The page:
import 'package:flutter_modular/flutter_modular.dart';

@moduleRoute("/")
class HomePage extends StatelessWidget {
  @override
  Widget build(BuildContext context) {
    return Container(
      child: Text("Hello, world!"),
    );
  }
}

This file defines the module's homePage() route, which returns a Widget that displays the text "Hello, world!".


Once you have created your modules, you can start using them in your application. To do this, you need to import the module's module.dart file. You can then use the module's routes and dependencies in your application's code.


For example, here is how you would use the homePage() route from the home module in your application's main home.dart file:

import 'package:flutter/material.dart';
import 'package:flutter_modular/flutter_modular.dart';

import 'home_module/module.dart';

void main() {
  runApp(ModularApp(
    module: HomeModule(),
    child: MyApp(),
  ));
}

class MyApp extends StatelessWidget {
  @override
  Widget build(BuildContext context) {
    return Scaffold(
      appBar: AppBar(
        title: Text("My App"),
      ),
      body: Center(
        child: RaisedButton(
          child: Text("Go to home page"),
          onPressed: () {
            Modular.to.pushNamed("/home");
          },
        ),
      ),
    );
  }
}

This code imports the home_module/module.dart file, and then uses the Modular.to.pushNamed("/home") method to navigate to the home module's homePage() route.


Tips for using Flutter Modular

  • Use a consistent naming convention for your modules. This will make it easier to find and understand your code.

  • Use a separate module for each logical part of your application. This will help you to keep your code organized and maintainable.

  • Use dependency injection to share dependencies between modules. This will help you to decouple your modules and make them easier to test.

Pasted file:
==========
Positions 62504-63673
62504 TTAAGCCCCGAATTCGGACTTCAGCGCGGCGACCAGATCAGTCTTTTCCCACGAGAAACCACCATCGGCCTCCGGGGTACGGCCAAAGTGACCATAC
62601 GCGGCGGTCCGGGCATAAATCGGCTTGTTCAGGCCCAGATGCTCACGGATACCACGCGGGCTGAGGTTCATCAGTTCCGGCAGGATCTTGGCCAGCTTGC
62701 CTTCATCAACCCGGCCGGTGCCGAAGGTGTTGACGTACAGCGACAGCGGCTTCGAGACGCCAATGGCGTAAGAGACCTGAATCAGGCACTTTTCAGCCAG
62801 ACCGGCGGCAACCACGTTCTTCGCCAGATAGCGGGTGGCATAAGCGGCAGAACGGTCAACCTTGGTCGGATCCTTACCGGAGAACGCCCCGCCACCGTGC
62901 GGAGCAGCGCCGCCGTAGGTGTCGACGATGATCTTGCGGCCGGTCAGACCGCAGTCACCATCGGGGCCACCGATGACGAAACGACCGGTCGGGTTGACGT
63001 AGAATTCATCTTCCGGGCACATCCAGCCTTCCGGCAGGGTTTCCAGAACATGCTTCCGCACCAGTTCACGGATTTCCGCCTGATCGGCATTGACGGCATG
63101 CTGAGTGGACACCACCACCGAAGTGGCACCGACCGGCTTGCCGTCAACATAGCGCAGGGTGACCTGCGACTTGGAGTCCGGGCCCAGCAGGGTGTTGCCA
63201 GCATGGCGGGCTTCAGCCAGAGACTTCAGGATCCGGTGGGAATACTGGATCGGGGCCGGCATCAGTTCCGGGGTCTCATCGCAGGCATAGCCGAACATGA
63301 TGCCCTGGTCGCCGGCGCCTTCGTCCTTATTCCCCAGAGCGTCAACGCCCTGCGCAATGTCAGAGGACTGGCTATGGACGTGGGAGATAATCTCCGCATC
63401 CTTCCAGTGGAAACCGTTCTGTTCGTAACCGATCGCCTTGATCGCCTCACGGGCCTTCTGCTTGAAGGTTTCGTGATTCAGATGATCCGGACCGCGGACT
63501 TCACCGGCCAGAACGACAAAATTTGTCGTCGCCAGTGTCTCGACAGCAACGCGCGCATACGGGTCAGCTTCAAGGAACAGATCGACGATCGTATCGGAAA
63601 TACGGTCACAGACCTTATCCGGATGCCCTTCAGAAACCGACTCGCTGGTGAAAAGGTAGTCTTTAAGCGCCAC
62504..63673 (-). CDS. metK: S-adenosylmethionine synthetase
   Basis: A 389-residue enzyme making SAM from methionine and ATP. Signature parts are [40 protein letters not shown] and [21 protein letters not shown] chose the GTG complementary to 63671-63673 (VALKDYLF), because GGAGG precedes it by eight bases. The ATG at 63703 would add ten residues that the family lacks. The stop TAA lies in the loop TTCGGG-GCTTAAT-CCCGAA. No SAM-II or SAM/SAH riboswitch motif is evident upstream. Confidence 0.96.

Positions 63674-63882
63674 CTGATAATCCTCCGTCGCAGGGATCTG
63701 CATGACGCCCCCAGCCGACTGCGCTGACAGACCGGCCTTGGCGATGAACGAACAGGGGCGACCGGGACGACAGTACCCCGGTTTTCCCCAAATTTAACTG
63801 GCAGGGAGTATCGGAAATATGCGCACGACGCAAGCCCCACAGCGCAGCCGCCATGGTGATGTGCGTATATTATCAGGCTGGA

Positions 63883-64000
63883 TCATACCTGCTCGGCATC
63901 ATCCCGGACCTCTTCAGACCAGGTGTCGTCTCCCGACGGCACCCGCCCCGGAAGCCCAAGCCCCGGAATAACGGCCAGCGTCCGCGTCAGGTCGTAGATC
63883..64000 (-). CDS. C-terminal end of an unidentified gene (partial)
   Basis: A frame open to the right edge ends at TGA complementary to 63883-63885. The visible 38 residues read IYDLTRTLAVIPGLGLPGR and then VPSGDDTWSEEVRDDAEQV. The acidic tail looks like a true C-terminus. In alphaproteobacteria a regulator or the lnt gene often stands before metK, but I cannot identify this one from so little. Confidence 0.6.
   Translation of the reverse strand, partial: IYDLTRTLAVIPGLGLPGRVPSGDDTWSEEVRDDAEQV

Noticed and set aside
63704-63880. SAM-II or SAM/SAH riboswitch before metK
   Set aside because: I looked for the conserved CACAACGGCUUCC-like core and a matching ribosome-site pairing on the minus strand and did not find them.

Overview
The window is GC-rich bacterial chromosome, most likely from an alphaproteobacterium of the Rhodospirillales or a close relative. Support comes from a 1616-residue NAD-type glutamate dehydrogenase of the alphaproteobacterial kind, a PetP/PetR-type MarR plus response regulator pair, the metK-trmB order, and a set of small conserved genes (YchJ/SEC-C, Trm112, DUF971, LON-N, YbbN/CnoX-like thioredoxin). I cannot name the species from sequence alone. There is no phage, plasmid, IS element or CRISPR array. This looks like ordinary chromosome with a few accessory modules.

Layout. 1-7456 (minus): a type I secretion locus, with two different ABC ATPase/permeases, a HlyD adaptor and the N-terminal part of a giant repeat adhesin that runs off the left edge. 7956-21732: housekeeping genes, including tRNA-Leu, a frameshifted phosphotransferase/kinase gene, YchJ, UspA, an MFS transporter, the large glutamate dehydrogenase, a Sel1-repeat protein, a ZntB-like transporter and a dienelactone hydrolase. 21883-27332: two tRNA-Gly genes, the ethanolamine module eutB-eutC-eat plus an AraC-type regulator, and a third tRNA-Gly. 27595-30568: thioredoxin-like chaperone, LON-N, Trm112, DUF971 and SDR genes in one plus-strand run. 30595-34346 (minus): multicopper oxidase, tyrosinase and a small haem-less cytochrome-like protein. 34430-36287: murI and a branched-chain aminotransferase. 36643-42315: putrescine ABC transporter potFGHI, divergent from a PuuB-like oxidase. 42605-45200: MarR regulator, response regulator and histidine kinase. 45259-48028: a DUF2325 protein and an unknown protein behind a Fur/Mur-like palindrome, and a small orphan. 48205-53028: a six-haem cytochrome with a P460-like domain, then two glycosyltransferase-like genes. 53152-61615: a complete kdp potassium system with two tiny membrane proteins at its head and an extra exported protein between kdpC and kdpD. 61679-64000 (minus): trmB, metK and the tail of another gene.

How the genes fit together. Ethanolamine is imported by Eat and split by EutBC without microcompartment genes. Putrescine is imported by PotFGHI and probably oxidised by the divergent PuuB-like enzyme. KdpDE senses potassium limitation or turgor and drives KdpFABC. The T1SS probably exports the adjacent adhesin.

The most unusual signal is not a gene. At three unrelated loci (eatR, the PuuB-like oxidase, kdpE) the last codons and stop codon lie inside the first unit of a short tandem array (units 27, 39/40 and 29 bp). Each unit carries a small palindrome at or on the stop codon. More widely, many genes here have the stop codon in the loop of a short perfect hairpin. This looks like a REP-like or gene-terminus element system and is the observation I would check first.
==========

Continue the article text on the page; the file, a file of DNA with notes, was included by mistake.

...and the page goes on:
• Use unit tests to test your modules independently of each other. This will help you to find and fix bugs early in the development process.

  • Use continuous integration and continuous delivery (CI/CD) to automate the deployment of your modules to production. This will help you to get your changes to production faster and more reliably.

Conclusion


Flutter Modular is a powerful tool that can help you to modularize your Flutter applications. By dividing your application into modules, you can improve the readability, maintainability, testability, and scalability of your code. If you are working on a large or complex Flutter application, then I highly recommend using Flutter Modular.


Happy coding!

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This blog is from Finotes Team. Finotes is a lightweight mobile APM and bug detection tool for iOS and Android apps.

In this blog we talk about iOS and Android app development technologies, languages and frameworks like Java, Kotlin, Swift, Objective-C, Dart and Flutter that are used to build mobile apps. Read articles from Finotes team about good programming and software engineering practices, testing and QA practices, performance issues and bugs, concepts and techniques.